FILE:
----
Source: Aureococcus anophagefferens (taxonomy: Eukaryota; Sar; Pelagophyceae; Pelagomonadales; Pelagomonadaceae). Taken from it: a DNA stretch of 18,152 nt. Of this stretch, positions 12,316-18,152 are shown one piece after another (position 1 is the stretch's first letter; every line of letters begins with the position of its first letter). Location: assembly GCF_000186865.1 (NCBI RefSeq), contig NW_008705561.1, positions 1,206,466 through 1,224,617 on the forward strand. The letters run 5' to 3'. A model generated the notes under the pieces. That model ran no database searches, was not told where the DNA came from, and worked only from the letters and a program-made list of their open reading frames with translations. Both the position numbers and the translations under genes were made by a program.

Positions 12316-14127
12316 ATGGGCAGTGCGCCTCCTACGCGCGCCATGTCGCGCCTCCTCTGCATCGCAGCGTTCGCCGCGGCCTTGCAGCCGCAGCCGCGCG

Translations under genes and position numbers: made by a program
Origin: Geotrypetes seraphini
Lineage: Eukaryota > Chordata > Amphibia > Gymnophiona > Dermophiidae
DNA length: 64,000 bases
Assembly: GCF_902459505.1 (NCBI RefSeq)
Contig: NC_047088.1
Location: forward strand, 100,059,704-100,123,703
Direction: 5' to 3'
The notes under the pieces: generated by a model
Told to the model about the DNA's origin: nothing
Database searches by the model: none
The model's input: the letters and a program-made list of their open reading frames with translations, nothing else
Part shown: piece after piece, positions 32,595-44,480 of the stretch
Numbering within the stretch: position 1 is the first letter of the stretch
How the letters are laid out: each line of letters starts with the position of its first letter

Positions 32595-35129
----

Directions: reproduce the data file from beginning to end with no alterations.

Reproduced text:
Source: Aureococcus anophagefferens (taxonomy: Eukaryota; Sar; Pelagophyceae; Pelagomonadales; Pelagomonadaceae). Taken from it: a DNA stretch of 18,152 nt. Of this stretch, positions 12,316-18,152 are shown one piece after another (position 1 is the stretch's first letter; every line of letters begins with the position of its first letter). Location: assembly GCF_000186865.1 (NCBI RefSeq), contig NW_008705561.1, positions 1,206,466 through 1,224,617 on the forward strand. The letters run 5' to 3'. A model generated the notes under the pieces. That model ran no database searches, was not told where the DNA came from, and worked only from the letters and a program-made list of their open reading frames with translations. Both the position numbers and the translations under genes were made by a program.

Positions 12316-14127
12316 ATGGGCAGTGCGCCTCCTACGCGCGCCATGTCGCGCCTCCTCTGCATCGCAGCGTTCGCCGCGGCCTTGCAGCCGCAGCCGCGCG

Translations under genes and position numbers: made by a program
Origin: Geotrypetes seraphini
Lineage: Eukaryota > Chordata > Amphibia > Gymnophiona > Dermophiidae
DNA length: 64,000 bases
Assembly: GCF_902459505.1 (NCBI RefSeq)
Contig: NC_047088.1
Location: forward strand, 100,059,704-100,123,703
Direction: 5' to 3'
The notes under the pieces: generated by a model
Told to the model about the DNA's origin: nothing
Database searches by the model: none
The model's input: the letters and a program-made list of their open reading frames with translations, nothing else
Part shown: piece after piece, positions 32,595-44,480 of the stretch
Numbering within the stretch: position 1 is the first letter of the stretch
How the letters are laid out: each line of letters starts with the position of its first letter

Positions 32595-35129